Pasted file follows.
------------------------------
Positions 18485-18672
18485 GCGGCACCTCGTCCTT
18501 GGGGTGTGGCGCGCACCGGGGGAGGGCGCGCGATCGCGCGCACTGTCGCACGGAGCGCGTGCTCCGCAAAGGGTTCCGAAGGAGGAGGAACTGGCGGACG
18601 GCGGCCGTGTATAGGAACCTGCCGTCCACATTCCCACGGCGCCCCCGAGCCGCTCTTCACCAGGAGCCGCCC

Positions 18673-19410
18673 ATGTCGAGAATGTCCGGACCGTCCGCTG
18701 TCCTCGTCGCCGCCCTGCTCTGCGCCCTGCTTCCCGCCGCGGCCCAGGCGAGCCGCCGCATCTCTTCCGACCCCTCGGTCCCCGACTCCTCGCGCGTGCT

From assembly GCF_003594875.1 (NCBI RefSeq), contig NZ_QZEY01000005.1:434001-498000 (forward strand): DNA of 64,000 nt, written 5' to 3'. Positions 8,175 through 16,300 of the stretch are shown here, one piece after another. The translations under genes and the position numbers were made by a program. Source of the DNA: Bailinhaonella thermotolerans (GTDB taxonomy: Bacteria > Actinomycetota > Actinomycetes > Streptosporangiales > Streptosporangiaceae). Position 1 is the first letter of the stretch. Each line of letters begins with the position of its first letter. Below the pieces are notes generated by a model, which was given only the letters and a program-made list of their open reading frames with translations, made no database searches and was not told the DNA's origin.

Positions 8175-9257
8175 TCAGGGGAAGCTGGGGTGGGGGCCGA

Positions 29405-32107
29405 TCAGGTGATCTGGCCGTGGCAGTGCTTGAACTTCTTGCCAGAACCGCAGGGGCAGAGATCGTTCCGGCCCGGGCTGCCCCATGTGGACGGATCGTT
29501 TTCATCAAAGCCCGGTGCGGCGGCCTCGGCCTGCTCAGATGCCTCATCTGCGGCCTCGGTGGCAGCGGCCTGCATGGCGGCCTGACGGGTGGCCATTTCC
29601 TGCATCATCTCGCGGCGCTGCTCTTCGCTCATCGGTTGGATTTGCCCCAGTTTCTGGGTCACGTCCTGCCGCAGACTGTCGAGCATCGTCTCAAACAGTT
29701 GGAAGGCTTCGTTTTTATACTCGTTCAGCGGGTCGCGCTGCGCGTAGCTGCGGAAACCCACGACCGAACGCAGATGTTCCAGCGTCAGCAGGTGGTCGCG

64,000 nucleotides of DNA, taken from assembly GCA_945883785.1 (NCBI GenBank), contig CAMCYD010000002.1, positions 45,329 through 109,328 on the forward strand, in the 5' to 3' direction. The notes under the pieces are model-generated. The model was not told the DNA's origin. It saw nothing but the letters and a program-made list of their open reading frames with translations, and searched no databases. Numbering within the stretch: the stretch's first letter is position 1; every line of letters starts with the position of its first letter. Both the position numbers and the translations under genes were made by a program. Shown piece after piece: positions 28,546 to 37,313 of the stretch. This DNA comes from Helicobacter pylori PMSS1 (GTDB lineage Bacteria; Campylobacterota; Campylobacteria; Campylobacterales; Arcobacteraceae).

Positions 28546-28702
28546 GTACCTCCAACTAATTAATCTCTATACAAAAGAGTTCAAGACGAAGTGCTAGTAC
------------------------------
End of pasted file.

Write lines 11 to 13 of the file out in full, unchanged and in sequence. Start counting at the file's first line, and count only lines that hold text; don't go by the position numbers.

Positions 29405-32107
29405 TCAGGTGATCTGGCCGTGGCAGTGCTTGAACTTCTTGCCAGAACCGCAGGGGCAGAGATCGTTCCGGCCCGGGCTGCCCCATGTGGACGGATCGTT
29501 TTCATCAAAGCCCGGTGCGGCGGCCTCGGCCTGCTCAGATGCCTCATCTGCGGCCTCGGTGGCAGCGGCCTGCATGGCGGCCTGACGGGTGGCCATTTCC